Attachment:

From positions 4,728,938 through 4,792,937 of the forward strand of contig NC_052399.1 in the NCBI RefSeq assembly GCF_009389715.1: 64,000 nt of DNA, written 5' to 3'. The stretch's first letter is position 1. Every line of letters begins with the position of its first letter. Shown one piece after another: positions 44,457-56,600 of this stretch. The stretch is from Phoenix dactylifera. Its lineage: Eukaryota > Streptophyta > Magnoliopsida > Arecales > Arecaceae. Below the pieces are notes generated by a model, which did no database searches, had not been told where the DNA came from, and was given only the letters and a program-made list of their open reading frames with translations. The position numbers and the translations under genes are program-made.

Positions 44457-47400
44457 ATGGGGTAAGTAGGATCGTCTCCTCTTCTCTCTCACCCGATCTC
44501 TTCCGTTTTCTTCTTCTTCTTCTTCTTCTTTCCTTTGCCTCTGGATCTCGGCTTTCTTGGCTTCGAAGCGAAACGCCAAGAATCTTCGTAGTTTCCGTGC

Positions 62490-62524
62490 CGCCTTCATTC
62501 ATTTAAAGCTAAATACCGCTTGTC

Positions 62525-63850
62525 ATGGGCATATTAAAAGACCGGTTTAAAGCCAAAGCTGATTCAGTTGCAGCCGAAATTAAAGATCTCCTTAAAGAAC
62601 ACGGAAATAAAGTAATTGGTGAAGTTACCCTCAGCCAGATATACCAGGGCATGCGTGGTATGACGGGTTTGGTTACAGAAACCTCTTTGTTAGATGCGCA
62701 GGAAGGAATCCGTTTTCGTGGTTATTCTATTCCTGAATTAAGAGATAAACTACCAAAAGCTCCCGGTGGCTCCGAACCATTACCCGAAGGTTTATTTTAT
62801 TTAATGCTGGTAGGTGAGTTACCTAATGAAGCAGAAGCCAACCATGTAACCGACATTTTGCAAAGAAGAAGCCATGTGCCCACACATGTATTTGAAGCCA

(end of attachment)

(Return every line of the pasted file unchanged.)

From positions 4,728,938 through 4,792,937 of the forward strand of contig NC_052399.1 in the NCBI RefSeq assembly GCF_009389715.1: 64,000 nt of DNA, written 5' to 3'. The stretch's first letter is position 1. Every line of letters begins with the position of its first letter. Shown one piece after another: positions 44,457-56,600 of this stretch. The stretch is from Phoenix dactylifera. Its lineage: Eukaryota > Streptophyta > Magnoliopsida > Arecales > Arecaceae. Below the pieces are notes generated by a model, which did no database searches, had not been told where the DNA came from, and was given only the letters and a program-made list of their open reading frames with translations. The position numbers and the translations under genes are program-made.

Positions 44457-47400
44457 ATGGGGTAAGTAGGATCGTCTCCTCTTCTCTCTCACCCGATCTC
44501 TTCCGTTTTCTTCTTCTTCTTCTTCTTCTTTCCTTTGCCTCTGGATCTCGGCTTTCTTGGCTTCGAAGCGAAACGCCAAGAATCTTCGTAGTTTCCGTGC

Positions 62490-62524
62490 CGCCTTCATTC
62501 ATTTAAAGCTAAATACCGCTTGTC

Positions 62525-63850
62525 ATGGGCATATTAAAAGACCGGTTTAAAGCCAAAGCTGATTCAGTTGCAGCCGAAATTAAAGATCTCCTTAAAGAAC
62601 ACGGAAATAAAGTAATTGGTGAAGTTACCCTCAGCCAGATATACCAGGGCATGCGTGGTATGACGGGTTTGGTTACAGAAACCTCTTTGTTAGATGCGCA
62701 GGAAGGAATCCGTTTTCGTGGTTATTCTATTCCTGAATTAAGAGATAAACTACCAAAAGCTCCCGGTGGCTCCGAACCATTACCCGAAGGTTTATTTTAT
62801 TTAATGCTGGTAGGTGAGTTACCTAATGAAGCAGAAGCCAACCATGTAACCGACATTTTGCAAAGAAGAAGCCATGTGCCCACACATGTATTTGAAGCCA